The council housing stock is 10 million dollars. It say it should be sold to Housing Corp and/or Iwi, a Trust at cost or at a discount. No one would be thrown out; rents would not be jacked up. The objective would be to improve the stock, improve the service, but not on the councils books. Cash could then be used to reduce debt.
The most important thing we can do as regards infrastructure is to deliver a 25 year plan of infrastructure needs for the region. Road, port, air, power, broadband, rail… all infrastructure. Currently the regional transport committee looks mainly at roads. I would like this group to be renamed the Infrastructure Committee, and I would like to see it plan for the future, with all the facts, demands, flows, costs and externalities costed in.
The council will exit economic development and let business drive the process. This means a new economic development agency for the region, called GROW GISBORNE. I have worked hard to build local consensus to make it happen. This group will bring in investment to create the jobs we need and promote and market the region.
Community development is the outcome of economic development. If we have more jobs and higher paying value added jobs, we will have less crime, better education and health outcomes and more people in the region. Council staff do an excellent job in community development.
The biggest environmental problems are road slips and flooding. We need to protect Ruatoria and the Poverty Bay flats from flooding, and council has plans to attend to these matters. As regards slips and slumps on the roads, this is not only expensive, but hard to deal with. Council does what it can, but we probably need to budget for these calamities, as they will continue, and failing to budget for them leads us into deficit spending and rate demand increases.
I believe we need new and better councillors from the city. Most city councillors claim to represent the poor, the dispossessed, pensioners and others on low wages………….but in truth, they are the ones who keep voting for spending increases. They have voted to increase our rates by 25% in the last three years, and they should be held accountable.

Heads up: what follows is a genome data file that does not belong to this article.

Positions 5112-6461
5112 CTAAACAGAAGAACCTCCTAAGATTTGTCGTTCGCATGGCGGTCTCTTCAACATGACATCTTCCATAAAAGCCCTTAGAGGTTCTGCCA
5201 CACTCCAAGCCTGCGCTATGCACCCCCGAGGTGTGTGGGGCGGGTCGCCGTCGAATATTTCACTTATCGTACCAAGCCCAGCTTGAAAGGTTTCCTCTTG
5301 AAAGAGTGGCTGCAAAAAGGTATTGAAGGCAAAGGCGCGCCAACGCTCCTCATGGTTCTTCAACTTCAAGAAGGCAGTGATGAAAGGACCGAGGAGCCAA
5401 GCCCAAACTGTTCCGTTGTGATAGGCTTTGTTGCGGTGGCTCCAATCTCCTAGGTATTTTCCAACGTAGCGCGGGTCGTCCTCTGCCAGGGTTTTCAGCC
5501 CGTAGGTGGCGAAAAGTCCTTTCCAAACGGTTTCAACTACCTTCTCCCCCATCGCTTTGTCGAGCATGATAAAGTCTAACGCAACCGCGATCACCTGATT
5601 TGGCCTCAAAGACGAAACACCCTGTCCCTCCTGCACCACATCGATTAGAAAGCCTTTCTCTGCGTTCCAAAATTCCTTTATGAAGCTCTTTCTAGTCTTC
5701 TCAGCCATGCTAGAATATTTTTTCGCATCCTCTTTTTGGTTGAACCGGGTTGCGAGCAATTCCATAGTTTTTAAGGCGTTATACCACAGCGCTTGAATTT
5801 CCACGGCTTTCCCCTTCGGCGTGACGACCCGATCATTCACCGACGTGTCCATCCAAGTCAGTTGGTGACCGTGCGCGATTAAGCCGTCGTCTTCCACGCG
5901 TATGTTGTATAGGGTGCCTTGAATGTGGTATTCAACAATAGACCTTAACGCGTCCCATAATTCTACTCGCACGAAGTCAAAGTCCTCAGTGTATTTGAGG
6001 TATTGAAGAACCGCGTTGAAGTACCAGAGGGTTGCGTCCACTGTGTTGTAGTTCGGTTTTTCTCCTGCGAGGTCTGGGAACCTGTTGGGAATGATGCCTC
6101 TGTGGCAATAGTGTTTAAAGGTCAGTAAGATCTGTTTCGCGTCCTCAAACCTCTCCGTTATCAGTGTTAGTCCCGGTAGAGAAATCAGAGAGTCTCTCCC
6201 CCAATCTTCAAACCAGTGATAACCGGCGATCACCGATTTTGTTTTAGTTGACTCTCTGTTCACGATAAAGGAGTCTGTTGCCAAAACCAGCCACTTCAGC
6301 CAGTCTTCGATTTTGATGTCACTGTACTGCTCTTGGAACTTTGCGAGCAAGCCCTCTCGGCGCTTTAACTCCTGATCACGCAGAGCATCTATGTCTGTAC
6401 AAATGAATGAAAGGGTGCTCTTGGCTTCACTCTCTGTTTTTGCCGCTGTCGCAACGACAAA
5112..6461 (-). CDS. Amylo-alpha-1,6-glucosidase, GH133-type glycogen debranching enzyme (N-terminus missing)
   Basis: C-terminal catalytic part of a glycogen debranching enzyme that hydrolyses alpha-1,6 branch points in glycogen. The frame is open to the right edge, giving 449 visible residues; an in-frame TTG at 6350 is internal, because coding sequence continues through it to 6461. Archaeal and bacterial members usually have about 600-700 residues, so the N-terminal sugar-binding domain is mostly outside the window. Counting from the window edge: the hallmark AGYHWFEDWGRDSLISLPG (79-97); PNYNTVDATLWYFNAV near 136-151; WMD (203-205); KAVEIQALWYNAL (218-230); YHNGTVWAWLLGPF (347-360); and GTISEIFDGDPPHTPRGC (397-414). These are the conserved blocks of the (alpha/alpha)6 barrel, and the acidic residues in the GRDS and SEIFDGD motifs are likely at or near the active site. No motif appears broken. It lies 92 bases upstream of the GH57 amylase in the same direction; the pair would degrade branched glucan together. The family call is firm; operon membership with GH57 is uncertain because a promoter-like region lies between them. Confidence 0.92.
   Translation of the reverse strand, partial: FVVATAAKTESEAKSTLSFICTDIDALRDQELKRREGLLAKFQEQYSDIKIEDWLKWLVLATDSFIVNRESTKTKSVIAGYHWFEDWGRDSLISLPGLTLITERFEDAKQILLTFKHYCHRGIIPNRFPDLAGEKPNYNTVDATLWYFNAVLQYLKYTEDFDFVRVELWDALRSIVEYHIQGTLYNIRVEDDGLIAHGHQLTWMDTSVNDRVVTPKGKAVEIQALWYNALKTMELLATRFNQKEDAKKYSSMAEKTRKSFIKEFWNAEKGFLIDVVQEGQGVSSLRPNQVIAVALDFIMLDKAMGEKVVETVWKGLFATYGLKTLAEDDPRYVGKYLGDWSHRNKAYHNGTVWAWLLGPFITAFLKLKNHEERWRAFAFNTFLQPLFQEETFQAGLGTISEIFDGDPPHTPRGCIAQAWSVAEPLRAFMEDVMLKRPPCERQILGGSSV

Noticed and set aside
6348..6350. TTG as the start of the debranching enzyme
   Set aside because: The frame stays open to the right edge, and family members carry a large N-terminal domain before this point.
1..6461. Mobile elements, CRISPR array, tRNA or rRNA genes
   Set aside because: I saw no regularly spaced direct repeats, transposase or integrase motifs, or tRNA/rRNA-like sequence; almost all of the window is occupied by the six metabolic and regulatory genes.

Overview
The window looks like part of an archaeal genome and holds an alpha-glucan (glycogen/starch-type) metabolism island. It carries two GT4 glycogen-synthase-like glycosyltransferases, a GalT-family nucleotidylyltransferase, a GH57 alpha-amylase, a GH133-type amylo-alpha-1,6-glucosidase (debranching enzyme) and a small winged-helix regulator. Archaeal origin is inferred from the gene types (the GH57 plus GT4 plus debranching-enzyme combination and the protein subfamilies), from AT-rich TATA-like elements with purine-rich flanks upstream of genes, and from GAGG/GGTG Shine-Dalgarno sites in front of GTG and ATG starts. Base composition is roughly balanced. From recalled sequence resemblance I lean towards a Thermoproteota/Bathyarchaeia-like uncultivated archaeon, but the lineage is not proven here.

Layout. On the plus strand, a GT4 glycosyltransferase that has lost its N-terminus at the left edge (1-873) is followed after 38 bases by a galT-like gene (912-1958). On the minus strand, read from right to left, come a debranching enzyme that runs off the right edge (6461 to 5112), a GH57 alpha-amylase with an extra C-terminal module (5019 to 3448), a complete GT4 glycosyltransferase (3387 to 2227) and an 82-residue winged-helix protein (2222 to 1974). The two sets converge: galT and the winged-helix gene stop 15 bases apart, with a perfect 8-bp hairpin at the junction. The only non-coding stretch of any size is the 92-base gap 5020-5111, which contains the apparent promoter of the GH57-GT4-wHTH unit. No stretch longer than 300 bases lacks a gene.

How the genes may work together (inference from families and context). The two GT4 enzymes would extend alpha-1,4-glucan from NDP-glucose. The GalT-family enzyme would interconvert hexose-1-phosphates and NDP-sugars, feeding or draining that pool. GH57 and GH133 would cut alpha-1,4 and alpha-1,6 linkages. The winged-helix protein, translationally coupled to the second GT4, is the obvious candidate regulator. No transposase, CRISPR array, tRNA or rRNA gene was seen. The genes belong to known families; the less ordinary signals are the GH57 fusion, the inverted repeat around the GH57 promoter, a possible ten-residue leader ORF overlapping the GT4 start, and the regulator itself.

These councillors are standing on their record. And it is one of increased debt, increased rates, and big time spending, mismanagement and poor decisions.
In a world that is trying to reduce debt, in a country that is facing GST increases, electricity and food cost increases, we have a council that is focused on increased debt and increased rates.
I will work for you to put the brakes on increased debt, increase rates, big time spending, mismanagement and poor decisions.
This must be more than an election about nice sounding statements like “stronger communities, affordable housing or inclusivity”. It is about having effective councillors working together to deliver better outcomes and services for you
It’s time for change. Vote for Clare Radomske. Give me the opportunity to make it happen.
Authorised by clare radomske of 22 muir street
Results - Final
- Brian Wilson
- Nona Aston
- Manu Caddie
- Craig Bauld
- Rehette Stoltz
- Alan Davidson
- Allan Hall
- Andy Cranston
- Larry Foster
- Murray Robertson
- Tina Karaitiana
- Anne Pardoe
- Clare Radomske
- Atareta Poananga
- Darrington Slater
- Fiona Ratapu-Rodden